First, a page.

For the record, I don’t exactly know how this happened, but my wife has accidentally hacked my son’s Instagram account. My best guess is that she fell over his discarded shoes, and one of her flailing arms punched in his 9 digit password.
Scrolling through his private messages it soon dawns on me that my son is confused by Instagram. He thinks you have to take a picture every time you want to make a comment. So he has been snapping shots of anything near him just to keep chatting. His timeline is peppered with shots of: vases, abstract views of the couch, brass ornaments and the bowl of crap on the sideboard. This was all followed up by an angelic shot of my son perched precariously on a roof.
“Whose roof is that?” shrieked my wife, looking at me for answers. I am struggling to recall the conversation I had with her when I revealed my superior knowledge of all the roofs in the local area.
I scrunched my forehead and took a more detailed look at him on the roof and said in astonishment, “Is he…is he wearing my slippers?”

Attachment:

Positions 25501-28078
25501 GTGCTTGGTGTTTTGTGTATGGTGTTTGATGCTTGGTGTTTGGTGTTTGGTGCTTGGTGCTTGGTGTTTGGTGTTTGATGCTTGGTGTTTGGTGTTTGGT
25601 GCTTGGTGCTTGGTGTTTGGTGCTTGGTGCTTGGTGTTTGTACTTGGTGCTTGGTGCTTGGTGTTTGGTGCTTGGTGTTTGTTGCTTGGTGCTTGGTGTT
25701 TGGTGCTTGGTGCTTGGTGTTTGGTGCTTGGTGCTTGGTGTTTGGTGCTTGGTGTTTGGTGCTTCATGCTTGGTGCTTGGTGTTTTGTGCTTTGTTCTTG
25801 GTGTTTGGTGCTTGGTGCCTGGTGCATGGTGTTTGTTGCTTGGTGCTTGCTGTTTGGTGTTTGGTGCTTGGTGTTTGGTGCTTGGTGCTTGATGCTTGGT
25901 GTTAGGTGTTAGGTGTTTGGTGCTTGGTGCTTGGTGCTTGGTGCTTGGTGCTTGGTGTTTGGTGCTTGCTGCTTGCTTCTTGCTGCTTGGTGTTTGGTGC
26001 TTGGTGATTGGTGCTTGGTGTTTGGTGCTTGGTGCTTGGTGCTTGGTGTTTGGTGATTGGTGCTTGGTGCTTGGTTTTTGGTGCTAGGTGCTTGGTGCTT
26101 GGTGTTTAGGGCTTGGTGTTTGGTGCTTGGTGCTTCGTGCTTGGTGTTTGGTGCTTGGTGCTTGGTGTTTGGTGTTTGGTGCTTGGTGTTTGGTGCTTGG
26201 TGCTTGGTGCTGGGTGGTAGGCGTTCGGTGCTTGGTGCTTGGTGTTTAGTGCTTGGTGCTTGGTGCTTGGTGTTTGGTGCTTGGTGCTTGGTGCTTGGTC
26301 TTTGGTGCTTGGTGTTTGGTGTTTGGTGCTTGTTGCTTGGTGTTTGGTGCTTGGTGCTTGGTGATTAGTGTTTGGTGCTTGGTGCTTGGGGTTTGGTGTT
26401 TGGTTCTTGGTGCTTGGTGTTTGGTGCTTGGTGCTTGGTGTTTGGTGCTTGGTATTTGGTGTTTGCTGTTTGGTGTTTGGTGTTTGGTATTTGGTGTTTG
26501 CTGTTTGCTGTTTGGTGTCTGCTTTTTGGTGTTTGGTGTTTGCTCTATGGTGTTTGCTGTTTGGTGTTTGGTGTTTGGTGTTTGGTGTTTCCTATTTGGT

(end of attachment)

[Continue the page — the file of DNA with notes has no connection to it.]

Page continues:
Eventually we worked out who owned the roof and decided not to get in touch with them, as the stunt may have been our son’s idea. And anyway, for all we know, these parents may have accidentally hacked their son’s ipod, and could be stomping their way round to us, saving us a stomp round to theirs.
When I was a child in the 70s, I spent most of my time making dens in the local woods with my mates. Back then we made do with the basics, in fact we only wished for two things: one was a big spade so that we could dig a trap to snare intruders, and the other was a magic peephole into girls’ bedrooms.
Through the miracle of modern technology, Instagram has given my son a digital peephole into girls’ bedrooms, which he and his mates use to send pictures of vases to each other. Just in case you were wondering, he also has access to a spade. My son wants for nothing.
My wife and I are sat in the kitchen waiting for my son to return from school. We are faced with a conundrum: we dearly want to chastise him, but if we do, he will know that we’ve hacked his private account.
I look over to my wife, who is hunched over the ipod, her face etched with a mixture of smugness and guilt. It’s an expression that greeted me frequently during the start of our relationship, but no so much anymore; I only ever see it now after she’s eaten fish and chips.
“I can’t look at this anymore,” admits my wife, as she continues to scroll down the images. “We shouldn’t be prying into his private life,” scroll, scroll. “I feel terrible,” scroll, scroll. “Put the kettle on,” scroll, scroll…